12 questions to help you thrive in your mid-career years

The “mid-career slump” is a well-documented dip in job satisfaction and direction that is common among recently tenured faculty members. You can read about the phenomenon in this collection of articles we’ve gathered for FAUW workshop participants over the last few years.

With some reflection and planning—and by using your new job security to take some risks and try new things—you can avoid, or at least mitigate, the mid-career slump. The articles in the folder linked above provide some practical suggestions, and the National Center for Faculty Development & Diversity, which UW just joined, has a one-hour webinar on “Getting to Mid-career and Beyond” coming up on March 23. (To activate your NCFDD membership, visit www.facultydiversity.org/join and follow the prompts.)

FAUW also offers a workshop on this topic. At the most recent session in December 2020, five mid-career faculty members shared advice for avoiding the mid-career slump and mapping out the years following tenure (or the lecturer equivalent at UW: a continuing appointment).

Based on the experiences and advice of these panelists, here are 12 questions to help you design and make the most of the next few (or many) years of your career by looking at where you are now, identifying new opportunities, and planning with the end in mind.

Continue reading “12 questions to help you thrive in your mid-career years”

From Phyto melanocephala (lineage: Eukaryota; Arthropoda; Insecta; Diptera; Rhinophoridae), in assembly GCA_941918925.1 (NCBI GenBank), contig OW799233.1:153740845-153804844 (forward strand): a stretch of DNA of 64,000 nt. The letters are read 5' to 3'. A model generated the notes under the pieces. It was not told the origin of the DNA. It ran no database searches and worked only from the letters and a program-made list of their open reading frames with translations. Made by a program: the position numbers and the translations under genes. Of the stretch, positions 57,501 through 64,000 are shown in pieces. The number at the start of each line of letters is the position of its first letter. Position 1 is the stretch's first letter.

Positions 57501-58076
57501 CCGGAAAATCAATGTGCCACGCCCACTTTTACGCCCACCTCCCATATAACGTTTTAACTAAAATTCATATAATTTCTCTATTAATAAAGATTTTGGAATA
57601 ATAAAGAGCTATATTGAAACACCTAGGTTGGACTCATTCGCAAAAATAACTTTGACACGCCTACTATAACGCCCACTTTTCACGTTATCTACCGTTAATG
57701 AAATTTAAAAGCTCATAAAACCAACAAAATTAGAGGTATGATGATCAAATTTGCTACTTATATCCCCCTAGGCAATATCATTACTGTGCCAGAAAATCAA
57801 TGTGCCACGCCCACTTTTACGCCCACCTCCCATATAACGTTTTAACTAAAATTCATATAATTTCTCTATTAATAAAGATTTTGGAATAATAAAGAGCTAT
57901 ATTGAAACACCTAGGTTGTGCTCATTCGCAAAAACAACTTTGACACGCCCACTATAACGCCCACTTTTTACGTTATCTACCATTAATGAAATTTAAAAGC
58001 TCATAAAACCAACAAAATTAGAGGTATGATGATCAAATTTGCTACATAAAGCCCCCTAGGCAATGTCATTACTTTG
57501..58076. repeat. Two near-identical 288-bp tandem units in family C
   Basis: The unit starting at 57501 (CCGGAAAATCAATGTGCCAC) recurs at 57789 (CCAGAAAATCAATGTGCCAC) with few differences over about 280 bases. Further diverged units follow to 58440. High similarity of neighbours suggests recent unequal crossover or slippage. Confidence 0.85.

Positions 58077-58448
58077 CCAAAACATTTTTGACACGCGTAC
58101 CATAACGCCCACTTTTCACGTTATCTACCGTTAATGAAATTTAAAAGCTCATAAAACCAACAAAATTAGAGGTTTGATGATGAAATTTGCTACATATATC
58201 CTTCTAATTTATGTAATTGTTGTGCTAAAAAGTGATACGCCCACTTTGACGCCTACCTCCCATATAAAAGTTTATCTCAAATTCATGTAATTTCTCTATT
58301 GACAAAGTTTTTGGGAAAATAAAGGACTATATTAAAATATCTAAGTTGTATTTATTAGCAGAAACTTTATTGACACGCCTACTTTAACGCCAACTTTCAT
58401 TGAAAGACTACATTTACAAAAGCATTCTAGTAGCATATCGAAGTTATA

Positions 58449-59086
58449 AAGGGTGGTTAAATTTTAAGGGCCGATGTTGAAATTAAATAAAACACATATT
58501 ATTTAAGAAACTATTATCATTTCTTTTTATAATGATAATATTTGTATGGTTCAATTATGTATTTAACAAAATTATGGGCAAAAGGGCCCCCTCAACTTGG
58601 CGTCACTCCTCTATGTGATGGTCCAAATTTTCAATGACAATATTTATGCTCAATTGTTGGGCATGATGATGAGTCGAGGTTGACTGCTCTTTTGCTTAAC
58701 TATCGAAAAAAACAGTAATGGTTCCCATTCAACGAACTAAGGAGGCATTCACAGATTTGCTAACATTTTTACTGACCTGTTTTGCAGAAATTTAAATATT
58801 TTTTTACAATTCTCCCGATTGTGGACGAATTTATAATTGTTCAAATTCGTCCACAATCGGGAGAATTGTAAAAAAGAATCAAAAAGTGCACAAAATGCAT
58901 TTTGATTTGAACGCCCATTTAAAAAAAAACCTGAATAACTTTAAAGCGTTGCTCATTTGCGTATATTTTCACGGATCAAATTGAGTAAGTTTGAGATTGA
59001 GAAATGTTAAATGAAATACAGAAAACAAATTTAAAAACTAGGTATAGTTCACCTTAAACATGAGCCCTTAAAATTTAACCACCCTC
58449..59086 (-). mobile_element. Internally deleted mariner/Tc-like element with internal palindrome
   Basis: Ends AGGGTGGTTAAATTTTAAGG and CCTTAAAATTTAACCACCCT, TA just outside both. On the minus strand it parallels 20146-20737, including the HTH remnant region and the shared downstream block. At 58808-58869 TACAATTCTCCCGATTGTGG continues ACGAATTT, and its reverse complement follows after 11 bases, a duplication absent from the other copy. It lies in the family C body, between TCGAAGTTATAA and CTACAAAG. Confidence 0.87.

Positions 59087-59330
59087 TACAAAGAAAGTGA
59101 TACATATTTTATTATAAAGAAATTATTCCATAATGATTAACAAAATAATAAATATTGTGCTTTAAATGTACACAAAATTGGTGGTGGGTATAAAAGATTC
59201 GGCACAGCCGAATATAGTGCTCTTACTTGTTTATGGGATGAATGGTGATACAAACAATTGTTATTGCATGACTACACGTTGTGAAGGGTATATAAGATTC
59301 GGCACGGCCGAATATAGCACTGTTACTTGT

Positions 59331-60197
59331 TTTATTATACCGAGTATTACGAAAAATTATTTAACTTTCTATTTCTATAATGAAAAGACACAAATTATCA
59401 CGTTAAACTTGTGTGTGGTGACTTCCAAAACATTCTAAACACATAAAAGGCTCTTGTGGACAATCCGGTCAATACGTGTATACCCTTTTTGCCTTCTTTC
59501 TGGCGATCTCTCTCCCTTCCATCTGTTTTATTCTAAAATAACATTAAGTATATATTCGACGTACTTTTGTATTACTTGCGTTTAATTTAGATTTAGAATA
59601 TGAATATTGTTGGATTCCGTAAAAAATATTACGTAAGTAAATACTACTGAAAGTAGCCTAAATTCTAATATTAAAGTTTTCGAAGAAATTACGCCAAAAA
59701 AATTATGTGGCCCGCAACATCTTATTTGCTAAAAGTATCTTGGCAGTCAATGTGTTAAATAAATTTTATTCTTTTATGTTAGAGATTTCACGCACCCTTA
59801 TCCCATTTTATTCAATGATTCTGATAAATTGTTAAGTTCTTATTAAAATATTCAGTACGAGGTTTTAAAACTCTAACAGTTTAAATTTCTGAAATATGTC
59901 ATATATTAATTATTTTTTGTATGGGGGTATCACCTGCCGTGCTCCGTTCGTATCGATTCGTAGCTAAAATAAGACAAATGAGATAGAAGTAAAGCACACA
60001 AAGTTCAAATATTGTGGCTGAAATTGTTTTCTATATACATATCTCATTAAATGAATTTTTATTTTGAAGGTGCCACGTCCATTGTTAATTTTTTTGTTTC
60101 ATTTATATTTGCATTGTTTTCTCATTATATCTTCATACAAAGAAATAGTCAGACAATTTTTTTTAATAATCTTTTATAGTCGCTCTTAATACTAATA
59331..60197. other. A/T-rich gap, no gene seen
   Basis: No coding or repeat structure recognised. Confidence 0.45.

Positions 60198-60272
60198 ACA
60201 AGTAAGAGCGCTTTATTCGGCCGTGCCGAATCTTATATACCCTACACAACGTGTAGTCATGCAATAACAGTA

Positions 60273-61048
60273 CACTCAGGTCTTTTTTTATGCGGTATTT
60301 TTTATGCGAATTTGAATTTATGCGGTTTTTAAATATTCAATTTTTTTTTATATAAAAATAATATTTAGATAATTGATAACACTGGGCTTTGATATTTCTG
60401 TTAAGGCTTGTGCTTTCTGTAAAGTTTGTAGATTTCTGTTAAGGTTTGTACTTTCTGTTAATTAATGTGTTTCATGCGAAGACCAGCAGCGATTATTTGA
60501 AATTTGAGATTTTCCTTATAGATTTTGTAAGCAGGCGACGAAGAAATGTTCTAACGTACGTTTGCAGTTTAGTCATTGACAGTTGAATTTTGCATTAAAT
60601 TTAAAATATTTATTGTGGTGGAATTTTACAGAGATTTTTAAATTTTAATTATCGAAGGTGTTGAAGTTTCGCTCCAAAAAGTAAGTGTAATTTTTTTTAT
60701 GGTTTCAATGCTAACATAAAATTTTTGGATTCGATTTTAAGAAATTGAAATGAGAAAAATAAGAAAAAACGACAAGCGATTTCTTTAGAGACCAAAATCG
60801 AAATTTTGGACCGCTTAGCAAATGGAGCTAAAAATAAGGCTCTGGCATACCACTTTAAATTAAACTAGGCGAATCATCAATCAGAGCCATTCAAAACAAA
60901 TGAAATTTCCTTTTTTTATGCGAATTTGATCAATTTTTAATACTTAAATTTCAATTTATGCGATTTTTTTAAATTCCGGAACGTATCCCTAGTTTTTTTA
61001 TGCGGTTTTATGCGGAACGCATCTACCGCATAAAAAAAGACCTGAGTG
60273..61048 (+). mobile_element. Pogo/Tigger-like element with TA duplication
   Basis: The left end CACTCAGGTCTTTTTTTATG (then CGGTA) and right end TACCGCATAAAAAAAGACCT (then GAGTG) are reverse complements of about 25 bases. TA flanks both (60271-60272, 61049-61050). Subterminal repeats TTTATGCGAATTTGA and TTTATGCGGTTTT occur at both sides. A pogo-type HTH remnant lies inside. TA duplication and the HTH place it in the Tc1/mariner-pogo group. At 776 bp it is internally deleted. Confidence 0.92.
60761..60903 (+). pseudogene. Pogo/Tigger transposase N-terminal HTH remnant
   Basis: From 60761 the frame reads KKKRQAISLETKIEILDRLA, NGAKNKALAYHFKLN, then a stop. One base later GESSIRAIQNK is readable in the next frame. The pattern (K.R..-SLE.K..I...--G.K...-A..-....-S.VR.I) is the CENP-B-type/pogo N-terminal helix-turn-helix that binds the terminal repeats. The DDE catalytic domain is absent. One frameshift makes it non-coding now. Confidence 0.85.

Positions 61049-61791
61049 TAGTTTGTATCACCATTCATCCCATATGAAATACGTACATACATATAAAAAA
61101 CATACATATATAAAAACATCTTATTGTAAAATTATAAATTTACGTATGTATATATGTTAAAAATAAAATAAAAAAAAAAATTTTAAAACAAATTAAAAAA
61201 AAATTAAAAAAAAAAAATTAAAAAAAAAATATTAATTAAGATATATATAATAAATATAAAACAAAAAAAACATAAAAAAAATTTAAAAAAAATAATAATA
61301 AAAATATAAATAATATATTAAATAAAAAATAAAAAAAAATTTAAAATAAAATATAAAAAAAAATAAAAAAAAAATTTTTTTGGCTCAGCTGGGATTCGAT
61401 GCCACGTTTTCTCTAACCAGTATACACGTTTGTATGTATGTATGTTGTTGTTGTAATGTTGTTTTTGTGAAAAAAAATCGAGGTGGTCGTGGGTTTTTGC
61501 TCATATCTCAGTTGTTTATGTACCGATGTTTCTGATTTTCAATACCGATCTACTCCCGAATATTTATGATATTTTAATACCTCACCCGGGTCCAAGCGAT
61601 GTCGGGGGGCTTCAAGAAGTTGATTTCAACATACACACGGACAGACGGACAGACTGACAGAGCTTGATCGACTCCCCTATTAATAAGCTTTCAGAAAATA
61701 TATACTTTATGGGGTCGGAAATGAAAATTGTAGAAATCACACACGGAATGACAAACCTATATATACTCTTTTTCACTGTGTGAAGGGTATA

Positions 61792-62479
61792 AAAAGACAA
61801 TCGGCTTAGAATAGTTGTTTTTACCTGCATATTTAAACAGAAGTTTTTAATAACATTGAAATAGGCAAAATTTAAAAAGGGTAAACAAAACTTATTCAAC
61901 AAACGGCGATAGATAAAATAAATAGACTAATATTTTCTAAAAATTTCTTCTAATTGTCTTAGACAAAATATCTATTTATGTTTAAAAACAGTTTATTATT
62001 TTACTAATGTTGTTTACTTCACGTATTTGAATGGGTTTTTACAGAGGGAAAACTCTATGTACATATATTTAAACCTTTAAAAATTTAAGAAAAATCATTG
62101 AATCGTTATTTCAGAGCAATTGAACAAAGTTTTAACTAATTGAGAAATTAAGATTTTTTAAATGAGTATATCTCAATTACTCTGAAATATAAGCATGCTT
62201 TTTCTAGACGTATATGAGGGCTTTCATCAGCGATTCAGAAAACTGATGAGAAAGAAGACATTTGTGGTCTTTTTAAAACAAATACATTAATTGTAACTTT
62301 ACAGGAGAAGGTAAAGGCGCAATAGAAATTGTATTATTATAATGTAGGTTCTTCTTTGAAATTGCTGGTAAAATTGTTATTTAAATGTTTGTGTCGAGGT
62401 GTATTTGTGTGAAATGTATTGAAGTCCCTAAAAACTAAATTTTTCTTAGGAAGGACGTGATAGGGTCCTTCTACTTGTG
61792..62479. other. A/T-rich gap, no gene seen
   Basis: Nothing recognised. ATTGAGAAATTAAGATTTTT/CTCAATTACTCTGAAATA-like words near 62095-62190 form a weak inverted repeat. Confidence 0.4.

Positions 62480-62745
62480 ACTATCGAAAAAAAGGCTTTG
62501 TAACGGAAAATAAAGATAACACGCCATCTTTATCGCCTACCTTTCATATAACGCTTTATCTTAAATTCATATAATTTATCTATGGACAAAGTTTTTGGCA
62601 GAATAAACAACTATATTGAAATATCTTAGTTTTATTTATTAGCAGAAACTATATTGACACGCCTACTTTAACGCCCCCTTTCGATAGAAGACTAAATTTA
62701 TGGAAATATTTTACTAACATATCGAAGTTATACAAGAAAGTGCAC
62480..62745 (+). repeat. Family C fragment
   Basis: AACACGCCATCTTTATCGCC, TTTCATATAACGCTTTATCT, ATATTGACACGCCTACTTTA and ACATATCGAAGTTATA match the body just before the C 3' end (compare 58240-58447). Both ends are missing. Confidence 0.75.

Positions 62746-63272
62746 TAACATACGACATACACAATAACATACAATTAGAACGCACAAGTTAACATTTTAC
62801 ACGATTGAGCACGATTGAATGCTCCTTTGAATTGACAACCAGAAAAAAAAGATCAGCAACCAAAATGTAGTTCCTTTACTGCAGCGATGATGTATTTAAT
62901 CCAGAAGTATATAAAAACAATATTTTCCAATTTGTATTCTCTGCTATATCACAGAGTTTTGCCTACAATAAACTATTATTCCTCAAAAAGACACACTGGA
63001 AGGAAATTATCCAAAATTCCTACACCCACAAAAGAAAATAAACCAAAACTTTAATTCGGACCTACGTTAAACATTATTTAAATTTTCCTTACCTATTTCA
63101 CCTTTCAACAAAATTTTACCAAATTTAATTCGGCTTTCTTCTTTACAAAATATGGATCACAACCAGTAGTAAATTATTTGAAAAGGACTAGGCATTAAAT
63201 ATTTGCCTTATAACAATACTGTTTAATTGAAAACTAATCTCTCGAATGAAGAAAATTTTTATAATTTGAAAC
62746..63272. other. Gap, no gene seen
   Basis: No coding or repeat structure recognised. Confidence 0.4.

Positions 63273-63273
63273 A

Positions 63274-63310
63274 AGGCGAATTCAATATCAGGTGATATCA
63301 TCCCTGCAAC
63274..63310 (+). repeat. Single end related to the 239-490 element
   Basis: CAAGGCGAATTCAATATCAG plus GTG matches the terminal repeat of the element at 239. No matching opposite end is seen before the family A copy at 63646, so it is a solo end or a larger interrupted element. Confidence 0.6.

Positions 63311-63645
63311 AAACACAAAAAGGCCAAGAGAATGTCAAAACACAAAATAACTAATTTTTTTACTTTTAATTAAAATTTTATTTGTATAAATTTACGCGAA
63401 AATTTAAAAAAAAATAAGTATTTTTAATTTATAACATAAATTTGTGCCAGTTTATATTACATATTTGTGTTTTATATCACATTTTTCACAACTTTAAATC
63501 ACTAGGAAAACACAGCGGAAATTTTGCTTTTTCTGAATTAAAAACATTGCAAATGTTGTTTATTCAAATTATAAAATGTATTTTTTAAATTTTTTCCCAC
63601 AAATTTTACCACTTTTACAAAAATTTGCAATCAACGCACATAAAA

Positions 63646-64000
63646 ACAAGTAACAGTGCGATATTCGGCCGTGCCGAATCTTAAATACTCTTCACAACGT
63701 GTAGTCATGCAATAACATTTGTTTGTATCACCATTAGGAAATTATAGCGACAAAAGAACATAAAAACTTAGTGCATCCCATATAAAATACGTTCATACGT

8 Lessons from our ‘Making the Most of your Mid-career Years’ workshop

Here are some of the key lessons shared by experienced faculty members at our recent workshop for newly tenured/continuing faculty. Workshop slides, notes, and background reading are available on our website.

  1. The post-tenure slump is real. You need to plan how you’ll avoid it. Set goals; have a vision of what you want your career to look like in the end, and do things that move you toward that.
  2. Service work is not the dark side. Participating in collegial governance is “superb but challenging,” and it can be extremely rewarding to make a difference in your colleagues’ work lives. It’s also necessary: If we want the University to continue being run by academics (versus giving control over to administrators), we all need to take a turn. 
  3. You can still learn new things about teaching. Don’t be afraid of new technologies. 
  4. A scholarship slump is common. Imposter syndrome often kicks in hard now. Do what you can to stay active in scholarship in any way. Do something small. Learn new methodologies that allow you to start a project you’re excited about. Make use of the resources available (talk to the Office of Research!) to figure out how to keep doing research, whatever your specific situation. 
  5. Take chances and try new things. Lecturers, remember that you’ve gotten to this point because your chair/director has confidence in you. Don’t worry about the new things you’re trying until your chair/director complains. 
  6. Lecturers: Ask for the things you need. Chairs and directors are still getting used to the different needs of lecturers. If you have a project you want to do, figure out how to make it count as a teaching task. Explain how it adds value and renews your skills. 
  7. Be a complete colleague. Contribute and participate in all areas of your professional life.
  8. If things don’t go well, get help from FAUW